Mars Re-Volt 

The Mars Volta's launch a fight against pop and orgasms

When Omar Rodriguez-Lopez discusses the Mars Volta's latest album, Frances the Mute, he refers to it in cinematic terms. He calls the first single - an abbreviated version of the slow-building ballad, "The Widow" - a trailer that hardly represents the entire album. Both Rodriguez-Lopez and frontman Cedric Bixler-Zavala refuse to label it as either a concept album or a piece of prog rock, though both tags do apply.

The record is pretension, but it's also ambition. At 77 minutes long, only the slightest edge of the CD lacks data. Most people mentally check out of songs at three minutes and 30 seconds thanks to the cultural programming of the old 45 format, so it seems unlikely that anyone would tolerate an album of this length that doesn't have more than 20 songs crammed onto it.

Rodriguez-Lopez, the band's conceptualist and architect, says society's interest in "continuous orgasms" guides mass musical taste. In the age of downloads and iPods, pleasure is sought in quick doses, not regimen. But the Mars Volta is about tantra. The band's music alternately soothes, jars, rests, scrapes, thrusts, placates, bites, massages, swerves - you getting the point yet? - and ultimately delivers a fully developed experience that is perplexing in parts and only slightly more understandable as a whole.

Regardless of what the public or label Strummer may want, the Mars Volta have not compromised on either of their full-lengths. De-Loused in the Comatorium, a slightly more reasonable 61 minutes long, was a fever dream of existential ponderings inspired by the attempted suicide and subsequent death of the band's artist friend, Julio Venegas. De-Loused is the hyperactive little brother of Frances, a continuous piece that flows from one amped-up, math-inflected, free-jazz bamboozle to the next, combining elements of the Mars Volta's precursor bands - the post-hardcore ear-beaters At the Drive-In and the short-lived salsa-dub project De Facto. There are moments of respite - a sudden halt, an atmospheric interlude, even a ballad - but the intensity is never dialed-down to a point where it risks losing the listener's attention.

Frances is much more esoteric than De-Loused. The band created the album after its sound manipulator, Jeremy Ward, died from a cocaine overdose. The subject matter revolves around another emotion-draining earthly parting, as well as alienation and incompleteness. While working as a repo-man, Ward found the diary of a man who had grown up without knowing his biological parents. An orphan himself, Ward kept the journal and filled in some of its blanks with his own thoughts. After several reinterpretations, Rodriguez-Lopez and Bixler-Zavala recreate the story of the diary's author and their friend's relationship to the book.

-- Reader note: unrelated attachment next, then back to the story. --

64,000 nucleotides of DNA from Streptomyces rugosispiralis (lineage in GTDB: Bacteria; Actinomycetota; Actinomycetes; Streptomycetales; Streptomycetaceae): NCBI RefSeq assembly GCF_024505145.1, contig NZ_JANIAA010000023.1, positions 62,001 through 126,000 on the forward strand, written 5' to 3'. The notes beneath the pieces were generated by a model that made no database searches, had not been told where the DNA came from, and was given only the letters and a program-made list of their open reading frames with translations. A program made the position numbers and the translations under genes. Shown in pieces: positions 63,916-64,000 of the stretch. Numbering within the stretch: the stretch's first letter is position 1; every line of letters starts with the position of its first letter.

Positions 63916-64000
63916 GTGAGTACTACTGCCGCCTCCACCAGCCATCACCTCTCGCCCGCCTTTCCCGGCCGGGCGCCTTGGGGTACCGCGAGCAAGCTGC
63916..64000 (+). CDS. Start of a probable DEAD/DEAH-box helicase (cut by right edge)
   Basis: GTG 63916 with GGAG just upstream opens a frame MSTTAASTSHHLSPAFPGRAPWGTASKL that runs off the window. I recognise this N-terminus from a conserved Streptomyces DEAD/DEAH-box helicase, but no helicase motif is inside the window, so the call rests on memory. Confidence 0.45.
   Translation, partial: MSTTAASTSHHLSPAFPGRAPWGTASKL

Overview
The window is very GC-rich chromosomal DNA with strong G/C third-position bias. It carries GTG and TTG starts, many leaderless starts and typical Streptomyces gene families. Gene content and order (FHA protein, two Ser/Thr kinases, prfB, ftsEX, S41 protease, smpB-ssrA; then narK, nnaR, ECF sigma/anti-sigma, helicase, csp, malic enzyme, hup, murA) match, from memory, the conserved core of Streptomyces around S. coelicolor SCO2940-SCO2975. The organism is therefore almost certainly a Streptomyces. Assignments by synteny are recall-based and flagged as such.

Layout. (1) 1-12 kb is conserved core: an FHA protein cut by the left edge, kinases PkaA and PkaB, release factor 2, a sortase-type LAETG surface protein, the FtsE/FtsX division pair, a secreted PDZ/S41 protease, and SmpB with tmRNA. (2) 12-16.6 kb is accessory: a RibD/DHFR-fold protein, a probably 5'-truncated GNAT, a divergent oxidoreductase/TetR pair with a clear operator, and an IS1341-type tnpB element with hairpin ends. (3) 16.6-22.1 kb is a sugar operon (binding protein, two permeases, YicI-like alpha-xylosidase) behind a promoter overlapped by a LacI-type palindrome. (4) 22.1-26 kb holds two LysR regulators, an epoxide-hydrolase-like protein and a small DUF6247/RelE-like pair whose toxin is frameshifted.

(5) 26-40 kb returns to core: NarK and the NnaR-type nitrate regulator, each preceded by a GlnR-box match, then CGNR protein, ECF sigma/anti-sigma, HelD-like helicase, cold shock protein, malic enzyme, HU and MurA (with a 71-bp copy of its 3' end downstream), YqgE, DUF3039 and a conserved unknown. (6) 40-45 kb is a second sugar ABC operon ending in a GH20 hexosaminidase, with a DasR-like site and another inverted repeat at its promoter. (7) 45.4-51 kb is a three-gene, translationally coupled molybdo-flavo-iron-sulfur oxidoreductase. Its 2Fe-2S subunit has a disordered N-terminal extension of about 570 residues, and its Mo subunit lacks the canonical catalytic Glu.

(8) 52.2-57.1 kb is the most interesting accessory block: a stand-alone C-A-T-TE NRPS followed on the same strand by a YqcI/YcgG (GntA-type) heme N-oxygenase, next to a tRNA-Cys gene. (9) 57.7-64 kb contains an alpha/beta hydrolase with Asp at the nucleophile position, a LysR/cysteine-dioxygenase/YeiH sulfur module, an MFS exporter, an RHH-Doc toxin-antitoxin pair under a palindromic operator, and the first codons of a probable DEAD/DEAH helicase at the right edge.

Frances doesn't woo the listener with sweet nothings or flash, but instead relies on technical prowess and surrendering one's ingrained desire to hit the "forward" button. Bixler-Zavala's high-pitched cooing lays out the welcome mat and 40 seconds later, Rodriguez-Lopez steps on one of the nearly 200 effects pedals that went into the album's creation, and drops a trap door of stuttering white-hot electric funk guitar that challenges both his vocalist and the listeners to keep up with its disjointed pace. After 11 minutes of ebb and flow, each movement is as jarring as a roller coaster after an eight-course meal: There's a drop into a haunting forest of fairy nymphs and then a slow-building loop of electronic sound, which builds for two minutes. And that's just the first song. Incidentally, the album is divided into five tracks, with the last two subdivided into four and five suites, respectively.

Bixler-Zavala's lyrics of oft-unpleasant imagery - "His orifice icicles hemorrhaged by combing her torso to a pile" - interweave English, Spanish and Latin. The music starts and stops on a dime, returning as salsafied swing, noodling nerd rock, pounding metal or chilling ambience. The ambience lingers too long at points: There are more than four minutes of whale sounds and the like that open the sprawling opus "Miranda That Ghost Just Isn't Holy Anymore," which is asking a lot of even the most patient audiophile or loyal fan. Finally, trumpets break the tension.

Not surprisingly, the studied anti-pop music has curried heaps of praise from critics, who are quick to hop onto anything left-of-center, especially on a major-label's bill. And while the Mars Volta challenges the rules of pop song structure - like a host of bands they don't like being mentioned with including Rush, Yes and King Crimson - the band also challenges the listener to stick with them through a vast work that's so cerebral, it can be off-putting. Frances is anything but immediate, a musical version of David Lynch's Mulholland Dr. It is water-cooler fodder for the few who can make it through without losing heart.

But how many of us can do that?


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